Myocardial Resistance to Metabolic Acidosis

Arch Surg. 1966;92(6):892-897. doi:10.1001/archsurg.1966.01320240080017.
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SOME OF the cardiovascular problems and difficulties in resuscitation occurring during shock, massive transfusions, hypothermia, and the postcardiac arrest period have been attributed to the myocardial depressant effects of the concomittant metabolic acidosis.1-5 Preliminary investigations on the effect on the cardiovascular system of the interaction between simultaneous changes in pH, K+, and Ca+ + indicated, however, that the depressant effects of metabolic acidosis were considerably less than suspected. Studies were designed to explore this finding further in intact dogs and isolated guinea pig atria. The results of these studies are presented herein.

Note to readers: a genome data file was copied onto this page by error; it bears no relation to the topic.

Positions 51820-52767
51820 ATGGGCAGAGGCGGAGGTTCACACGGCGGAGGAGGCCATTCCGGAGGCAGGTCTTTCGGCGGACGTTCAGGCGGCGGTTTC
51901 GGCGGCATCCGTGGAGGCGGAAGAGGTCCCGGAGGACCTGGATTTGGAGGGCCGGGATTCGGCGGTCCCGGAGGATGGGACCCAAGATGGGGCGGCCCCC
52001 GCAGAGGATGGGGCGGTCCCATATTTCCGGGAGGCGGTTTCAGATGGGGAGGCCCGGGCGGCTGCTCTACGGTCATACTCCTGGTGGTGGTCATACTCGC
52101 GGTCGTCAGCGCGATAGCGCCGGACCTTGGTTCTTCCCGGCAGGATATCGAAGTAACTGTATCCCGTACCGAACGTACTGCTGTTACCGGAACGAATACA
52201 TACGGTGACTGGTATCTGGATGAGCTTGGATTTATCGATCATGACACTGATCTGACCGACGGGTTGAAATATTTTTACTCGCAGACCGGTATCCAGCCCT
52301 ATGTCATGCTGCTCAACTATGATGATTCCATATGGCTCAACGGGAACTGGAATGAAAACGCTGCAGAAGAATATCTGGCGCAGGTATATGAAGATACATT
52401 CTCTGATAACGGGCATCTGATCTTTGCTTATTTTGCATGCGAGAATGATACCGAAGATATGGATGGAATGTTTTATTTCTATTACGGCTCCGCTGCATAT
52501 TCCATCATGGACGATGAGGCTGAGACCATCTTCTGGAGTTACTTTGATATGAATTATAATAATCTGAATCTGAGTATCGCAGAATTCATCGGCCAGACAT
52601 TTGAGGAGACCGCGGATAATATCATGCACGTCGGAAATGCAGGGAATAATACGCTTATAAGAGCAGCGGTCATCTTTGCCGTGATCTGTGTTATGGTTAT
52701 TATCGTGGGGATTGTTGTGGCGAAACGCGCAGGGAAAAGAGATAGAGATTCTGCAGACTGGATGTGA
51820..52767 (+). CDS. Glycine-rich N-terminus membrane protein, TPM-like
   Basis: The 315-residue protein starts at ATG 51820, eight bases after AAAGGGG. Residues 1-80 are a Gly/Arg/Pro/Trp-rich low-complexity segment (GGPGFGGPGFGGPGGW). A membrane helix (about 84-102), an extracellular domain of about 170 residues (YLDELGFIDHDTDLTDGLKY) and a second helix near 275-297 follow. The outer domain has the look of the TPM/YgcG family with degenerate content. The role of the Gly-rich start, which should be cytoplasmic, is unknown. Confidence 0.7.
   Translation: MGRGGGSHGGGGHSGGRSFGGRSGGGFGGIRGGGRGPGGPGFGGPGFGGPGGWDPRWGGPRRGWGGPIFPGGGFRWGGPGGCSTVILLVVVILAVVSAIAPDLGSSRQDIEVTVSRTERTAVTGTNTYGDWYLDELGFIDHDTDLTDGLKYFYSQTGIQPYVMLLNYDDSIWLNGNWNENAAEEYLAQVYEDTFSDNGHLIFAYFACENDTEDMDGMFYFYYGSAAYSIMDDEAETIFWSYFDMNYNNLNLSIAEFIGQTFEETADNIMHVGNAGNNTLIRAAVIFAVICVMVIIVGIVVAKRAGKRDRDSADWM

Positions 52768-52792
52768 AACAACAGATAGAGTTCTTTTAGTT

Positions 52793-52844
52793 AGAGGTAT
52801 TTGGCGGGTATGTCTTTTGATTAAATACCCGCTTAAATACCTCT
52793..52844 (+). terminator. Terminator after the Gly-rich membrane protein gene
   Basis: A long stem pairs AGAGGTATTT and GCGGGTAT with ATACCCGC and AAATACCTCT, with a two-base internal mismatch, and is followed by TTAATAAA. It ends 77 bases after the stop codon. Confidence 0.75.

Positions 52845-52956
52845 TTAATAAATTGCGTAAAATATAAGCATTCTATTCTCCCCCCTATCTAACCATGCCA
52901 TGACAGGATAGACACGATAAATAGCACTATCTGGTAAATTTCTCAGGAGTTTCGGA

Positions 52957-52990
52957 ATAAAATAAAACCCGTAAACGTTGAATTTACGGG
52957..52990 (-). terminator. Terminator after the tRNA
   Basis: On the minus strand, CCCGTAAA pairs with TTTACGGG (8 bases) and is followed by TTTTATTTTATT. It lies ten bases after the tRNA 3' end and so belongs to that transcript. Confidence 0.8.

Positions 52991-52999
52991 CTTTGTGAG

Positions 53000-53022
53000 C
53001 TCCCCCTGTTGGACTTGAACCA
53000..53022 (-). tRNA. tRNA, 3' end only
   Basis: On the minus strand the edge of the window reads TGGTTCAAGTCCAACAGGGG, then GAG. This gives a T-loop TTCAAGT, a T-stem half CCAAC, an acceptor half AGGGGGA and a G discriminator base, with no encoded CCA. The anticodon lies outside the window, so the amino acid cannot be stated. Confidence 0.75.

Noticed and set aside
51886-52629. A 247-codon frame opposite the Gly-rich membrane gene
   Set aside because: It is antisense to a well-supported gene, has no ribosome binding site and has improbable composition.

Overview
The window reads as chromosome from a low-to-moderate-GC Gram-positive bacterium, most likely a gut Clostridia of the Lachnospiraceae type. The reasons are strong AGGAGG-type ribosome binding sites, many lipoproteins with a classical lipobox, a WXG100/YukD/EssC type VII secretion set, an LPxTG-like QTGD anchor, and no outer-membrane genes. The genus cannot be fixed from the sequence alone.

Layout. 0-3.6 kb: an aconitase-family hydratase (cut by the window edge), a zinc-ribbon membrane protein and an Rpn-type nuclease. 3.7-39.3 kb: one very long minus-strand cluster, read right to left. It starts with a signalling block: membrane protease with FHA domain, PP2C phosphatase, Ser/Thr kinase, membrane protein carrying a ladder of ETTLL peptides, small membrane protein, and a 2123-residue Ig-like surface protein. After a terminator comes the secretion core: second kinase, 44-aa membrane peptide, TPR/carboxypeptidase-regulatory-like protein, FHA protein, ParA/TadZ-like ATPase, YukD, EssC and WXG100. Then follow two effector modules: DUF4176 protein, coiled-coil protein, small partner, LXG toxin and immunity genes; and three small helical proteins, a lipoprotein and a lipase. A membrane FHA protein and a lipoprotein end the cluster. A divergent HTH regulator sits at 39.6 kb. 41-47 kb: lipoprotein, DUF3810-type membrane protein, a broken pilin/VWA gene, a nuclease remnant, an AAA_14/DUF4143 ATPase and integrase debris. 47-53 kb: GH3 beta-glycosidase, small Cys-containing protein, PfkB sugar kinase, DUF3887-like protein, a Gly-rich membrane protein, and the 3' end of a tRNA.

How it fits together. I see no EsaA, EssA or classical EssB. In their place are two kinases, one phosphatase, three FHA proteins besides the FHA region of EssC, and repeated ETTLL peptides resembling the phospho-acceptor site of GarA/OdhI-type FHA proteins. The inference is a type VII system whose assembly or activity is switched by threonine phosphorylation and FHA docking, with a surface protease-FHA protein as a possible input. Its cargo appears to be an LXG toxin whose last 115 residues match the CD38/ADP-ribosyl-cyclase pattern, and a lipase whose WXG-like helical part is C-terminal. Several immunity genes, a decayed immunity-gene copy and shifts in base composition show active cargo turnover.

Dogs.  —Ten mongrel dogs, weighing 20 to 25 kg (44 to 55 lb), were used. Anesthesia was induced with 15 to 20 mg/kg thiopental administered intravenously. After insertion of an endotracheal tube, nitrous oxide, oxygen, and succinylcholine were administered.6 Intermittent positive pressure ventilation was maintained throughout the experiment with a Harvard nonrebreathing respirator. Rate and tidal


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